I used to think Mindfulness Retreats were for people with too much money and time on their hands. Therefore: definitely not for me. But this month, I ended up at one. I don’t want to risk sounding like ‘that person’ who went on a retreat that changed their life (I’ve always screwed my nose up at ‘those people’), but I’m pretty sure it did.
The Mindfulness Retreat was hosted by For You Workshops. They’re dedicated to “empowering people to live a more fulfilled life, connected to nature and each other.” Run by Ursula Griffen, For You host workshops with a range of different experts on different topics. This was their very first retreat; I hope it won’t be their last.
The weekend started on a crisp winter morning, one of the most misty drives I’ve ever experienced. I had to chuckle to myself as the mist cleared in the last five minutes of my drive, and the road opened up into farmland, birds flying overhead, the sun gleaming through clear blue skies. So cliche.
This was a social media-free weekend. The only device allowed was a film camera we used if we felt like a moment should be captured. I gladly tucked my phone into my glove box and dragged my yoga mat, guitar, and overnight bag into the cosy lodge. Picture a lockwood home nestled into the edge of a forest. Complete with fireplace, multiple bedrooms, and a kitchen with an old school stove, the Tree Heart Lodge was the perfect place to ‘get my mindful on’.
The two-day retreat began with introductions and a workshop on why mindfulness is important; how it actually affects our brains and wellbeing. All 16 of us sat in a circle on cushions, enjoying herbal tea and hot cacao (my new obsession), and absorbing knowledge. It’s one thing to tell someone to be mindful, but another to explain on a scientific level WHY it’s important for our health and everyday actions. Mindfulness can seem incredibly intangible and ‘airy fairy’ when not paired with rational reasoning. The workshop leader, Charlotte, did an incredible job of making me realise how mindfulness is not a practice; it’s a crucial state of mind for human success.
One of my favourite parts of the weekend, was finishing whatever we were doing, and walking into the kitchen to find Pinterest-ready gluten-free and vegan dishes waiting for us to devour. Emma, a naturopath and medical herbalist, was our cook for the weekend. It was an absolute treat.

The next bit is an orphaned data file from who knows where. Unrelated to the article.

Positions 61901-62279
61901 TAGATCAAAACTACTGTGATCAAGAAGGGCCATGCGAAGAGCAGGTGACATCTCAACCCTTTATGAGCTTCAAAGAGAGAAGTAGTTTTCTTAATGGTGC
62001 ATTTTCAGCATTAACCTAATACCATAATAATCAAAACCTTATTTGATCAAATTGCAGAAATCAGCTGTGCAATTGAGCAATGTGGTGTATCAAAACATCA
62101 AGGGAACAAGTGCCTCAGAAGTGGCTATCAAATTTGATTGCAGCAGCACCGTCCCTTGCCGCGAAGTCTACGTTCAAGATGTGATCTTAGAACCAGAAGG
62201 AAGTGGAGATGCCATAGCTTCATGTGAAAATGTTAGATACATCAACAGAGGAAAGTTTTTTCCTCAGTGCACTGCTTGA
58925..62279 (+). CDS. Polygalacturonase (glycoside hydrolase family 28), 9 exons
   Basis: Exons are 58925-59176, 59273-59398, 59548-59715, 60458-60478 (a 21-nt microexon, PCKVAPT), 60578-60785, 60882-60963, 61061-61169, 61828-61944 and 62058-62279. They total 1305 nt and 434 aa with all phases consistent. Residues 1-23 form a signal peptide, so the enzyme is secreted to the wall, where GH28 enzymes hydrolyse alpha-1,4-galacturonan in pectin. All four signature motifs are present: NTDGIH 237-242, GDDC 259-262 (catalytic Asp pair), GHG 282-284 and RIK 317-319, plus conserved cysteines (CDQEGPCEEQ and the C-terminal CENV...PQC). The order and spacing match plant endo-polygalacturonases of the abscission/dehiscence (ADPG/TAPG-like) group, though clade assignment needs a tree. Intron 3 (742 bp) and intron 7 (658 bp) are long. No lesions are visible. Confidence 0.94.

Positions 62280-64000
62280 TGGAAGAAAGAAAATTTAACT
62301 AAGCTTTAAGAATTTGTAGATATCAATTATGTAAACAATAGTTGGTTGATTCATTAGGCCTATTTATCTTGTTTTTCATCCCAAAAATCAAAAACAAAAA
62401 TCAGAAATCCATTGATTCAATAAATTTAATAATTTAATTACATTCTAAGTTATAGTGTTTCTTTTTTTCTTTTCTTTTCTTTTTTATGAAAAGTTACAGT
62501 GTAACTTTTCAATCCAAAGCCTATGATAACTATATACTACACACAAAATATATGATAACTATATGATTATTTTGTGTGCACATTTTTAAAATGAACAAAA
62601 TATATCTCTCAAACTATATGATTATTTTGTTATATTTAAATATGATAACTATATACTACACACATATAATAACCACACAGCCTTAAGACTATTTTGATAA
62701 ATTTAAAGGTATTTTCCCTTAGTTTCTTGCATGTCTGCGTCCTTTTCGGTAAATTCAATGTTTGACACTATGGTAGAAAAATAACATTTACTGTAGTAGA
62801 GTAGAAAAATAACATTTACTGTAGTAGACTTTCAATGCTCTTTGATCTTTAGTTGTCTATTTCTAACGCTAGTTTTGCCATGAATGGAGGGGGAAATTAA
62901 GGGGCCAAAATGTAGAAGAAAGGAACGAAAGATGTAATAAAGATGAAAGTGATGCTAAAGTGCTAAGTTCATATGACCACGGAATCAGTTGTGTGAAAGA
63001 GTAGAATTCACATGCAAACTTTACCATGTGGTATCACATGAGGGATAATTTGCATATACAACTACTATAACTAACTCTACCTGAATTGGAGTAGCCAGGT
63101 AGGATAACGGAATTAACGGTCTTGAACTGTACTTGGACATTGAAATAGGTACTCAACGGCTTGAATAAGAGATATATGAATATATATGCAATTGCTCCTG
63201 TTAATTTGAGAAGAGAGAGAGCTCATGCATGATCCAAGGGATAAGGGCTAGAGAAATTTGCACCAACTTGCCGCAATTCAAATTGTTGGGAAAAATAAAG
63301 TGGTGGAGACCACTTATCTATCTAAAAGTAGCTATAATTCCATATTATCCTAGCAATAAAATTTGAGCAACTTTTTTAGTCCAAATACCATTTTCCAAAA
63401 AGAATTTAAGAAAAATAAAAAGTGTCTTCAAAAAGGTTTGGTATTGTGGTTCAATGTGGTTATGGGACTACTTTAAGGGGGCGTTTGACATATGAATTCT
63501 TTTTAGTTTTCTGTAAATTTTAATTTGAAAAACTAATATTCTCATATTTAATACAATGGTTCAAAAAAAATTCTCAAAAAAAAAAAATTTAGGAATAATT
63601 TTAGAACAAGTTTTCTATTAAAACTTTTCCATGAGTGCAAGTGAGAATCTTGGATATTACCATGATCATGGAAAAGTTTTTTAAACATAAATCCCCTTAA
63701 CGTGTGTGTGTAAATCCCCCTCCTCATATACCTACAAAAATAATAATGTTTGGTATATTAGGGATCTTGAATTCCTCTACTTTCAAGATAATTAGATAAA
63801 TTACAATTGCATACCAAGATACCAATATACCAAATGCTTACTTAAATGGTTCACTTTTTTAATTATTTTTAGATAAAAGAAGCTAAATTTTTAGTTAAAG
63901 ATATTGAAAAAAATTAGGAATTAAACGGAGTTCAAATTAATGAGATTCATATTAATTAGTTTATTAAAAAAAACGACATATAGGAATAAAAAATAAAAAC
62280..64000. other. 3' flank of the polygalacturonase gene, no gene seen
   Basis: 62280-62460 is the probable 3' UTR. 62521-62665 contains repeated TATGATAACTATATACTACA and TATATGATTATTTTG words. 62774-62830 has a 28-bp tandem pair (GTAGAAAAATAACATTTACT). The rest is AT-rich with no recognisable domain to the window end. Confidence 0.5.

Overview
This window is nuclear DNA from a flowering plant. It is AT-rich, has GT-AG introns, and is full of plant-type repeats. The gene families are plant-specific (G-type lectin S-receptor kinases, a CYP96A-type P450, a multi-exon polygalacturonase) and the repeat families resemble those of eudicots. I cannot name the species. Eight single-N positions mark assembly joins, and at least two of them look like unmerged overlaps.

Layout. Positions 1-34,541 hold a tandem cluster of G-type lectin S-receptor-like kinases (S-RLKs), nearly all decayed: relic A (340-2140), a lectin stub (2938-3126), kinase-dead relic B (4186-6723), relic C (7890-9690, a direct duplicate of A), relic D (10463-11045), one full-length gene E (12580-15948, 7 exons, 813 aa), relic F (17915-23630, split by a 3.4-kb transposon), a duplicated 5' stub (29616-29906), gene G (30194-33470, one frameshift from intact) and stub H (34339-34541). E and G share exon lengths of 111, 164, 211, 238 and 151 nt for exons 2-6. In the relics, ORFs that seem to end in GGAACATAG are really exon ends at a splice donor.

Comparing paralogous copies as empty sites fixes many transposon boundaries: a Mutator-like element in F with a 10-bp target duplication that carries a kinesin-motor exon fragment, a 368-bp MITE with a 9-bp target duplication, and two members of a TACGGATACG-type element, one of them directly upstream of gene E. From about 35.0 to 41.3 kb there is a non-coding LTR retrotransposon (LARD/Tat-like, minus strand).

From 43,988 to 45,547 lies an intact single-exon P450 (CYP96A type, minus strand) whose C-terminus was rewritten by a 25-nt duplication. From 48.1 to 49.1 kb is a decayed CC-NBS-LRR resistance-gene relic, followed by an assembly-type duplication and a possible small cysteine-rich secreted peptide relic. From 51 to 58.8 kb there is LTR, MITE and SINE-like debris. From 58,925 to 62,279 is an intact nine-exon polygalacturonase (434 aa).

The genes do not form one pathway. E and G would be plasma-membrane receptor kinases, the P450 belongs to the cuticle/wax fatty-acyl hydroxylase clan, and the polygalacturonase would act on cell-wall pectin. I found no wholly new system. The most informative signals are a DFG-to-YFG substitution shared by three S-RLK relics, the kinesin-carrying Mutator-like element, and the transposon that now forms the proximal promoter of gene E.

The retreat involved a lot of peace. Sitting in nature, reading my book, learning about our New Zealand flora and fauna, listening to glorious live music (our yoga instructor, Buster, was conveniently an amazing musician too) connecting with others, and nearly falling asleep after one of the best yoga sessions I’ve ever experienced. I learnt how to enjoy my own company, I surprisingly enjoyed our half-day of noble silence, and to be honest, I didn’t want to go back home.
The greatest lesson I’ve taken away from this Mindfulness Retreat that totally destroyed all my conceptions of retreats in the best way possible, was to stay awake. Be conscious. ‘Busyness’ is praised in current society, and we’re expected to always have something to do and somewhere to go. Boredom is scarce, and our minds hardly have time to reflect, create, and grow. We’re too busy thinking about the past and the future, to be awake in the present. Mindfulness is a concept I will take with me into every single part of my life. It has already benefited my relationships, my mind, and my physical and emotional wellbeing.
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Sometimes Mindfulness Retreats aren’t possible. Whether it be budget constraints or circumstances, I realise not all of us can pop away for a weekend without phone contact, and I am honoured to have attended this For You Retreat. But you don’t have to go to a retreat to find mindfulness. You could find it right this second.
If you do anything today, may it be two minutes of lying on the floor breathing, 15 minutes of reading a book with no interruptions, four minutes of closing your eyes while sitting on grass, or a stroll through nature with no buzzing phone. We underestimate the power of mindfulness, and although I realise I now sound like all those ‘hipsters’ who I once rolled my eyes at, I can’t help but share my new epiphany. Perhaps I am one of the ‘converted’, but whatever you think, please just try it. What do you have to lose?
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